May 30, 2023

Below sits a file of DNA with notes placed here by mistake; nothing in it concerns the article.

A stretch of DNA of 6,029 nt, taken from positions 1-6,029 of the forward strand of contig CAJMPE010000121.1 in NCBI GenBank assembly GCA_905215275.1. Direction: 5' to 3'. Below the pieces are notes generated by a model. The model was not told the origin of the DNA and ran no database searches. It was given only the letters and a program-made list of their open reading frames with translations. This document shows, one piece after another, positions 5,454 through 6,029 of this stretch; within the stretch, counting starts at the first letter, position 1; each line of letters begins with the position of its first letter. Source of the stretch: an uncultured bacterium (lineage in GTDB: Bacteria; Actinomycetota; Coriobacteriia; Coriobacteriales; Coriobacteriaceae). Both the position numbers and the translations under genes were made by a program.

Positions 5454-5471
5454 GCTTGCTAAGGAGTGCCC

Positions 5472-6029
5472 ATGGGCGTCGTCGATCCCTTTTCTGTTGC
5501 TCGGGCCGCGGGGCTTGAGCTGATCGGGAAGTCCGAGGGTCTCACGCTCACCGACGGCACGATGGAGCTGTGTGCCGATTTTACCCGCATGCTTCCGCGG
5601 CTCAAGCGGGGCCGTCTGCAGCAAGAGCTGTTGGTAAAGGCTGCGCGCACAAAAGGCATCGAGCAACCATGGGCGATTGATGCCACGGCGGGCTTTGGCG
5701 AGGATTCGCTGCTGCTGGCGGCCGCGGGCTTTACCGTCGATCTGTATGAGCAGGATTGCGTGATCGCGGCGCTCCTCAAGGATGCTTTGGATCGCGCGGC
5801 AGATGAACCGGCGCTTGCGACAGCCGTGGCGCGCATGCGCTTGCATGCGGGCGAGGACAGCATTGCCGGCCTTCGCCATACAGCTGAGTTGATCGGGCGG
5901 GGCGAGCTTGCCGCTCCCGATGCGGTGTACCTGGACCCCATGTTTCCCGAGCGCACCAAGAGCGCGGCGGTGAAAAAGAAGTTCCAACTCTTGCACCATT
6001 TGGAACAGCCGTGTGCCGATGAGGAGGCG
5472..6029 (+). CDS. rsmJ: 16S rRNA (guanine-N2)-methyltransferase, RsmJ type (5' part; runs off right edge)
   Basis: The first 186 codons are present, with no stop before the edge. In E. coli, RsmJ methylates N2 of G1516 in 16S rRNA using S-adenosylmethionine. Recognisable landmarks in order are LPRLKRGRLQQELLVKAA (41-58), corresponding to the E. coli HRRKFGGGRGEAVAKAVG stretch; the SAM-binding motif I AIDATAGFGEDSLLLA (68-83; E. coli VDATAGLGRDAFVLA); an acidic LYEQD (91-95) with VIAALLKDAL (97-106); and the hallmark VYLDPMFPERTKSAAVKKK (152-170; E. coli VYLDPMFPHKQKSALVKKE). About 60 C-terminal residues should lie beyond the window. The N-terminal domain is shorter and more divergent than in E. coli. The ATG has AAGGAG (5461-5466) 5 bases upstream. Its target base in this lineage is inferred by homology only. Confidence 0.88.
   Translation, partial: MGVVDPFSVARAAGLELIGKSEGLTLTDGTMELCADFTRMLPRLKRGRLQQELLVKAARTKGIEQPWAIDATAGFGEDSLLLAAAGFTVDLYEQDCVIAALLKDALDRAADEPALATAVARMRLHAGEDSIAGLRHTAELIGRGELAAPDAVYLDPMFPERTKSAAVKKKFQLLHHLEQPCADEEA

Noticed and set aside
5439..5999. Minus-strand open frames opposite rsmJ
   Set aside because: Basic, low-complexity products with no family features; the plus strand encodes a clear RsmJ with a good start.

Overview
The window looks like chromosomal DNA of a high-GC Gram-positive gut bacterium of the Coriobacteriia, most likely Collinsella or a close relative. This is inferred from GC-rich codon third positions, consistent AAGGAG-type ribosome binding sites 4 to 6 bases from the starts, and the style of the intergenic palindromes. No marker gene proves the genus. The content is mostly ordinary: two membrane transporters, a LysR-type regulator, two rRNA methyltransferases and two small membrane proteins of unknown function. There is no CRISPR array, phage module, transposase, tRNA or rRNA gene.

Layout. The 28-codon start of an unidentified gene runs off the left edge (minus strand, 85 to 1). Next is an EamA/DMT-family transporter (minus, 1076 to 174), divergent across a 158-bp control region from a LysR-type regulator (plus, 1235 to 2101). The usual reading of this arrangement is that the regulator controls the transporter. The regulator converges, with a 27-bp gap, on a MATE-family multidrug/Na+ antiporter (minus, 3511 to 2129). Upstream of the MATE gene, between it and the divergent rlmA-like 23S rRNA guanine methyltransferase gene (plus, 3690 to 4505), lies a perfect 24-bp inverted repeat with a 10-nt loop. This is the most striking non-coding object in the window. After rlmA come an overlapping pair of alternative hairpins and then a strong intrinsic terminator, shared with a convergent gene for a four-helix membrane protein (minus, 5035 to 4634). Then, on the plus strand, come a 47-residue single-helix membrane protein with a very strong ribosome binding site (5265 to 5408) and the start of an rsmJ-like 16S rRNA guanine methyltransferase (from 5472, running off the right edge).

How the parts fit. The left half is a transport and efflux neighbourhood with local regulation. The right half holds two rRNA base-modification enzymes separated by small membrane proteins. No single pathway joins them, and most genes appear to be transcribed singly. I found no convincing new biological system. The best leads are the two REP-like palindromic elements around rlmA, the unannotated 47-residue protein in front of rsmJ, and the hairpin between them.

On this week's Stansberry Investor Hour, Dan and Corey are joined by fellow Stansberry Research analysts John Doody and Garrett Goggin. John, an ex-economics professor, started Gold Stock Analyst (GSA) in 1994 and even popularized the metric "market cap per ounce." Meanwhile, Garrett is a chartered financial analyst and certified market technician who started his career on the floor of the New York Stock Exchange before ultimately joining GSA in 2010. Dan and Corey start off by talking about how economists have continued to call for a recession in the coming three months... for the past nine months. With consumer spending growing, gross domestic product ("GDP") rising, and the housing market looking better, the two discuss the possibility that we're already in a recession... and question whether we need to reevaluate the criteria for a recession. Dan notes that despite two consecutive quarters of negative GDP – the textbook definition of a recession – an official recession has still not been called. John and Garrett then join the conversation to discuss the recent run on banks. Garrett notes that the federal-funds rate is too high. With the economy slowing down, he says that the Federal Reserve will have to start cutting rates soon. Plus, if the government raises the debt ceiling, the Fed's balance sheet will continue higher. This will be a good thing for gold. As Garrett explains... A banker's best friend is a shareholder's worst enemy. The conversation then shifts to John's gold stock portfolio. He mentions that he only looks for companies that have already completed a feasibility study or are already in the production stage. John points out that the gold companies in his portfolio are all at different stages in the process. He also warns that there could be a two- to three-year period after the feasibility study where nothing exciting happens to the stock. Adding to that, Garrett emphasizes that when looking at gold companies, it's imperative to analyze how the company is being managed. That way, you can make sure it's generating good shareholder value. Lastly, Garrett and John argue that royalty companies are structured to get lucky... by locking in costs. The companies do this so that as the price of gold rises, they can continue expanding. As long as one of its 100 mines does well, a royalty company will thrive. Royalty stocks certainly have their benefits in comparison with mining stocks. But as John and Garrett discuss, mining stocks are also extremely leveraged.